Between 1810 and 1843, a spa resort was operating in Andreapol, at the time Adreyano Pole. Between 1904 and 1907, the construction of the railroad to Bologoye was completed. In 1906, the station of Andreapol was opened, and the selo of Andreapol, which included villages of Dubna, Andreyano Pole, and Gorka, was established.
On August 1, 1927 Pskov Governorate was abolished, and Leningrad Oblast was established. Toropetsky Uyezd was abolished as well, and Leninsky District, with the administrative center in the selo of Khotilitsy was established. It belonged to Velikiye Luki Okrug of Leningrad Oblast. In 1928, the district center was moved to Andreapol. On June 17, 1929, the district was transferred to Western Oblast. On August 1, 1930 the okrugs were abolished, and the districts were subordinated directly to the oblast. On January 29, 1935 Kalinin Oblast was established, and Leninsky District was transferred to Kalinin Oblast. In 1938, Andreapol was granted urban-type settlement status. Between September 1941 and January 1942, during World War II, the district was occupied by German troops. On August 22, 1944, the district was transferred to newly established Velikiye Luki Oblast. On October 2, 1957, Velikiye Luki Oblast was abolished, and Leninsky District was transferred back to Kalinin Oblast. In February 1963, during the abortive administrative reform by Nikita Khrushchev, Leninsky District was merged into Toropetsky District. On January 12, 1965 Andreapolsky District was established in the areas which previously belonged to Toropetsky and Ostashkovsky Districts. In 1967, Andreapol was granted town status. In 1990, Kalinin Oblast was renamed Tver Oblast.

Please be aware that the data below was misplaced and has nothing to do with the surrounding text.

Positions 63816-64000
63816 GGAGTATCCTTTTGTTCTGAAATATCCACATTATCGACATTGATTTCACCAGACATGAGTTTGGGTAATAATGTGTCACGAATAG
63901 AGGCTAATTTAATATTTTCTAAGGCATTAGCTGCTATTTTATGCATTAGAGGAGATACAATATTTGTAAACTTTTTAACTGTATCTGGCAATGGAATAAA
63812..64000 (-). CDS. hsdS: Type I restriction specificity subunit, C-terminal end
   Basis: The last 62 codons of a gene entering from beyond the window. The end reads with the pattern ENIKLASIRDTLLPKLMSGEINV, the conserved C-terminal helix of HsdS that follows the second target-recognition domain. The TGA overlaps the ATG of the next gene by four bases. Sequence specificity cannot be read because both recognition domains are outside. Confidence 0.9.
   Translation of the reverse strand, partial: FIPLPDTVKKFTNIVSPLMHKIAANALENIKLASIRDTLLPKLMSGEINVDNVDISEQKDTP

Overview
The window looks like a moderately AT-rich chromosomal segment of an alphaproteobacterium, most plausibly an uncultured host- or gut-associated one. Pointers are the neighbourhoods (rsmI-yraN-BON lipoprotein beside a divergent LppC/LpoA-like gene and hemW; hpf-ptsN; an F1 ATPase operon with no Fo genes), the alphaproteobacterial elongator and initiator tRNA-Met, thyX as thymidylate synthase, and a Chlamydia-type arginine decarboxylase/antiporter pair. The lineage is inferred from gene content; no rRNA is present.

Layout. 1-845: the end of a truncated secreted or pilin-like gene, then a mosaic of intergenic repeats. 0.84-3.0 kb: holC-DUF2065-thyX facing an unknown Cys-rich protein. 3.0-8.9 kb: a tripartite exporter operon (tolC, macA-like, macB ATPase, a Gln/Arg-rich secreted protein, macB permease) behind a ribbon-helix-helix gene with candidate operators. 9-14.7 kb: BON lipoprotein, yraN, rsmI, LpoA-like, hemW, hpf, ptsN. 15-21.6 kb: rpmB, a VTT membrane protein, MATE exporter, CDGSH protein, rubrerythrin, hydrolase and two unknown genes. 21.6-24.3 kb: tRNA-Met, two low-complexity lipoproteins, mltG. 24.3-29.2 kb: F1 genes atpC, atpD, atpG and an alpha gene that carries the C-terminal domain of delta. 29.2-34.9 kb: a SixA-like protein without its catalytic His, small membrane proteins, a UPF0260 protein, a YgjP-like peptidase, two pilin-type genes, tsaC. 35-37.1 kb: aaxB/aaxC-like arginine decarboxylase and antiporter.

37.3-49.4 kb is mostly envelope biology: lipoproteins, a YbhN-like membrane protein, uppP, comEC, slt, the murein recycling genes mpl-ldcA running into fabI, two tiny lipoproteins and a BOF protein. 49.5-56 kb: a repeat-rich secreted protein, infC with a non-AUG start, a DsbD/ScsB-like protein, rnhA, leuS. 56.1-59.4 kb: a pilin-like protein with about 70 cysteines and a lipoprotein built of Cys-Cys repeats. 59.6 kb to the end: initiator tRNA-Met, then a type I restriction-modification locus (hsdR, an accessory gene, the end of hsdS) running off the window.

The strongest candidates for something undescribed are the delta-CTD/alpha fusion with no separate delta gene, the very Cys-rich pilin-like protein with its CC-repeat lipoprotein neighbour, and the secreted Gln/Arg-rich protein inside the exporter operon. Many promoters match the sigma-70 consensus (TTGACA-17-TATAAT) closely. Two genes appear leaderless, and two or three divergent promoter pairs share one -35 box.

On August 1, 1927 Bologovsky District with the administrative center located in the selo of Bologovo was established as well. The district was a part of Velikiye Luki Okrug of Leningrad Oblast, and on June 17, 1929 with the rest of the okrug it was transferred to Western Oblast. On September 20, 1930 the district was abolished and split between Kholmsky and Leninsky Districts.
On June 1, 1936 Seryozhinsky District with the administrative center located in the selo of Bologovo was established. The district was a part of Kalinin Oblast. On August 23, 1944 it was transferred to Velikiye Luki Oblast, and on October 2, 1957 it was transferred back to Kalinin Oblast. On January 12, 1960 Seryozhinsky District was abolished and split between Leninsky and Toropetsky Districts.
Forests cover around 70% of the district. As a result, the logging industry is a substantial source of revenue. Another developed industry is agriculture. There is also a porcelain production plant in Andreapol, as well as a number of food industry enterprises.
The main agricultural specialization of the district is cattle breeding with meat and milk production. Milk can not be processed in the district and is transported for processing in surrounding districts. Crops growing, mainly for fodder.
The railway connecting Bologoye with Velikiye Luki crosses the district from northeast to southwest. Andreapol is the main railway station within the district. There is infrequent passenger traffic.
A paved road connecting Ostashkov with Zapadnaya Dvina via Peno and Andreapol crosses the district from east to west. There are local roads as well. There is bus traffic in the district.
The extensive commercial logging has had a negative impact on the environment.
The district contains two cultural heritage monuments of federal significance and additionally 108 objects classified as cultural and historical heritage of local significance (three of them located in Andreapol). The federal monuments are the Trinity Church in the settlement of Lugi (1764), as well as an archeological monument.
There is a local museum in Andreapol.